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Advisory: Foundry Networks ServerIron TCP/IP sequence predictability
From: a.vanderstock () E-SECURE COM AU (Andrew van der Stock)
Date: Mon, 28 Feb 2000 12:20:11 +1100

Topic:  Foundry Networks ServerIron (and possibly other Foundry products)
                have extremely poor TCP/IP sequence predictability
Version:        5.1.10T12 (tested) and probably other versions including 6.0
Severity:       High without workarounds


Foundry Networks sell a range of layer 2-7 switches, "ServerIron" and
closely related products "BigIron", "FastIron II", "TurboIron", "FastIron
Workgroup", "FastIron Backbone", and "NetIron". The main use for ServerIrons
is to sit in front of one or more hosts and provide scalable, fault tolerant
service, such as SMTP or DNS by faking IP addresses and distributing load
among a farm of servers.

The vulnerability is the ServerIron's management IP address exposes the
ServerIron's rather poor TCP/IP implementation. The nmap rating for sequence
predictability is "0 - trivial joke". An "early" paper on this issue dates
back to 1985 (Morris [4]), and is the subject of a five year old CERT
advisory [5].

With common IP spoofing/hijacking tools like "hunt", it is possible to craft
an easy DoS; a more determined attacker can use commonly known techniques
[1] to spoof or hijack sessions.

Technical Details

The ServerIron management address exposes telnet and snmp access, and
starting with version 6.0 of the firmware, a web management interface on
port 80. Regardless of the security concerns posed by clear text management
protocols, the management IP stack is poorly implemented. In fact, the
increase in sequence numbering is not RFC compliant ([2],[3]) - even though
the initial RFC [2] has inherently predictable ISN and not a desirable

The ISS is incremented by 1 for each connection, and is thus easily
spoofable and hijackable. The predictability exposes sideband information
about when the switch is being used by other (possibly legitimate) users.

The faked IP addresses have the predictability of the hosts behind the
switch. For example, if the ServerIron is hosting an IP address w.x.y.z
pointing to a farm of Linux 2.2.10 servers, the ISN predictability of IP
address w.x.y.z is that of Linux 2.2.10.

Solutions and Workarounds

No solutions available as yet.

Work around:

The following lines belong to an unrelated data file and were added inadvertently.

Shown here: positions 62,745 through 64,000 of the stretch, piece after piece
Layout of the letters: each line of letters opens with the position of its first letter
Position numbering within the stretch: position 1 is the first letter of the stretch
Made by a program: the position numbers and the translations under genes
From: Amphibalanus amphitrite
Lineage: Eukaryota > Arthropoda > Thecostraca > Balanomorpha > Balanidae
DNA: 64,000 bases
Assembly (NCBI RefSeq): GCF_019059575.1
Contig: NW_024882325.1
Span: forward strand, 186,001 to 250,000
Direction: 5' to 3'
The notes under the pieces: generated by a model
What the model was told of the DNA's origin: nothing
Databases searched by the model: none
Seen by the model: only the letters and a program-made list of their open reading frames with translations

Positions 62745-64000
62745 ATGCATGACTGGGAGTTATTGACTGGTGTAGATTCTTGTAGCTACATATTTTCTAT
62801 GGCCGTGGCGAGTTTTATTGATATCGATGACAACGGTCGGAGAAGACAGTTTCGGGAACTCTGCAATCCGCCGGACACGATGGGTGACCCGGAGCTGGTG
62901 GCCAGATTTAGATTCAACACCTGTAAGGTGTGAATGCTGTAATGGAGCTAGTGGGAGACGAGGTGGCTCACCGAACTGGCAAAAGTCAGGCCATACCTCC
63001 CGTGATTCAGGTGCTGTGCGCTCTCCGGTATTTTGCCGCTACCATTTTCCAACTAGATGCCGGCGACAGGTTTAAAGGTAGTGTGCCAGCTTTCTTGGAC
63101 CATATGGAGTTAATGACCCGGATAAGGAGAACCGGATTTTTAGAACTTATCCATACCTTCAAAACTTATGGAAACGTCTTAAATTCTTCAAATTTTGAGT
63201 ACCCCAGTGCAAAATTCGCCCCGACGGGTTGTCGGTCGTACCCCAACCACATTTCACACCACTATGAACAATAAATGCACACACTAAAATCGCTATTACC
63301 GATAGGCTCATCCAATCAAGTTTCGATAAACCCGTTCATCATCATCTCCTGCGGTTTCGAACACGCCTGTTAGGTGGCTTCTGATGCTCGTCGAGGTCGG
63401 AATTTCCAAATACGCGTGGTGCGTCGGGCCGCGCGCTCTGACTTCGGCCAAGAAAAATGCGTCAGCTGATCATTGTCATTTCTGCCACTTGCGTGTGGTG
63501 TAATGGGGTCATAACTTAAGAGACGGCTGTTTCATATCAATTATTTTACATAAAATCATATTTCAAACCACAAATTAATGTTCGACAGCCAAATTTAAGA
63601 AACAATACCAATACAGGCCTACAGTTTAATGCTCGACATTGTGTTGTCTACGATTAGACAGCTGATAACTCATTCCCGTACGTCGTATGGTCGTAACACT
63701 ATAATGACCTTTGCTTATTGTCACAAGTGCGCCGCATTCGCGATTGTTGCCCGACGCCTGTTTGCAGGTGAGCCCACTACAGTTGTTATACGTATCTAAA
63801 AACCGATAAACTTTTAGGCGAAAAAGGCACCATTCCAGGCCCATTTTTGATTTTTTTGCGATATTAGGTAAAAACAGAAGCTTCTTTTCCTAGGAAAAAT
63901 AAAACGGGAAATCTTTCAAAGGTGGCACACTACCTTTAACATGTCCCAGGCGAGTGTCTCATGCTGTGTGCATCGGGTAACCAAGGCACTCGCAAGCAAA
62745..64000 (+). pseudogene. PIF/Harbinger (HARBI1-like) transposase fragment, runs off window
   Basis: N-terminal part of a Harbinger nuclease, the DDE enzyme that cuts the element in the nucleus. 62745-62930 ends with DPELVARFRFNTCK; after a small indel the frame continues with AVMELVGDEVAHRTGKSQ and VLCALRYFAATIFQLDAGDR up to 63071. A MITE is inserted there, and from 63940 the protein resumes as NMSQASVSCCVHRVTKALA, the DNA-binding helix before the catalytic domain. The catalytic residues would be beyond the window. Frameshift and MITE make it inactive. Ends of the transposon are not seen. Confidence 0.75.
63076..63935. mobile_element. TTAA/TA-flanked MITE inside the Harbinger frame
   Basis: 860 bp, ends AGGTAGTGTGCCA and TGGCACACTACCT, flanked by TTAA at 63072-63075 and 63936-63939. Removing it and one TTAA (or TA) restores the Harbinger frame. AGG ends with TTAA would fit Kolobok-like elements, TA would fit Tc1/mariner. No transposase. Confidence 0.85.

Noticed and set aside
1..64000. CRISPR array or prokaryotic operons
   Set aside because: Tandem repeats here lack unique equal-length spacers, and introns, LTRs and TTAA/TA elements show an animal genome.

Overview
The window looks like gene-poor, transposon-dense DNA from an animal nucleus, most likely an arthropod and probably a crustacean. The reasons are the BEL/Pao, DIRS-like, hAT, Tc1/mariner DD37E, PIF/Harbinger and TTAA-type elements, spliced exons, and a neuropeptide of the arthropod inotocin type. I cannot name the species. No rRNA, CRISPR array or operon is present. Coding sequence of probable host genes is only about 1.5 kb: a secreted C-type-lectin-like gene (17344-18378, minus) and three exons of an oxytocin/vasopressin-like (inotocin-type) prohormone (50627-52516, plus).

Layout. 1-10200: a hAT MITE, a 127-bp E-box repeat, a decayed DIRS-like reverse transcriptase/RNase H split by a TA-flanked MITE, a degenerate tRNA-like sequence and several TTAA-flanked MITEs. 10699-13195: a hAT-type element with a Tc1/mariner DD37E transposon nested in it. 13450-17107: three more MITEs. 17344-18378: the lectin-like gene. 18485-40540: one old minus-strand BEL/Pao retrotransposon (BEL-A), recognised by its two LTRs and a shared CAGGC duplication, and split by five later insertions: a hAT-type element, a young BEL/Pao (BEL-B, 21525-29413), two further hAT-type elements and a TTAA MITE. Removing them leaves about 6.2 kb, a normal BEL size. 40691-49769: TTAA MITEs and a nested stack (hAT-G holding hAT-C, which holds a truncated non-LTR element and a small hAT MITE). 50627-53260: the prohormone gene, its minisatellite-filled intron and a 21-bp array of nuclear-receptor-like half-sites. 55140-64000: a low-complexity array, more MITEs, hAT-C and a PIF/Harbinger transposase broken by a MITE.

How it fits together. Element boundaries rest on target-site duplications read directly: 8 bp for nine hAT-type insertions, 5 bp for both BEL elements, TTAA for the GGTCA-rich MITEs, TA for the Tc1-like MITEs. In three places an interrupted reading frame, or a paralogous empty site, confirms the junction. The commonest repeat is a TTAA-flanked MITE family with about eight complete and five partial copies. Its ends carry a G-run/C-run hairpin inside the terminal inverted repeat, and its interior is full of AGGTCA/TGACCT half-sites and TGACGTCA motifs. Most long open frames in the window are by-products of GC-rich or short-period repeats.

Filter off telnet, http and SNMP access to the Foundry devices to only those
management IP addresses you trust; or better yet, disable SNMP and the web
interface (6.0 firmware), and completely filter off telnet access. Remote
management access is then only available via serial console (which is
hopefully secured from unauthorized access).

Vendor contacted: Yes

Sent first message: 3 Feb 2000
Reply received: 4 Feb 2000
Incident "closed": 8 Feb 2000
Sent offer to add to this advisory: 24 February 2000

Foundry Networks believes this issue to be a feature request and will
address the issue in a forthcoming version (undisclosed version or

From the support person closing the incident:

        Since this is a request for a change in our current functionality,
        we are treating it as an enhancement request. Our current policy
        is that these should be directed through the sales organization.

Revision History

        2000/02/28 - First release
        2000/02/22 - initial draft

More Information

[1] Information about ISS and ISR sequence prediction
    Excellent article by daemon9/route/infinity


[3] RFC 1948: Defending Against Sequence Number Attacks

[4] R.T. Morris, "A Weakness in the 4.2BSD UNIX TCP/IP Software",
    CSTR 117, 1985, AT&T Bell Laboratories, Murray Hill, NJ.

[5] A 1995 CERT advisory, cites a 1989 paper by Morris based on his 1985


[6] Information about the hardware concerned:

Andrew van der Stock, Security Architect e-Secure Pty Ltd
"Secure in a Networked World"            Phone: +61 2 9438 4984  Fax: +61 2
9438 4986
Suite 201, 2-4 Pacific Hwy,              Mobile: +61 412 532 963
St. Leonards NSW 2065 Australia          http://www.e-Secure.com.au/
ACN 086 248 419
e-mail:A.vanderStock () e-Secure com au

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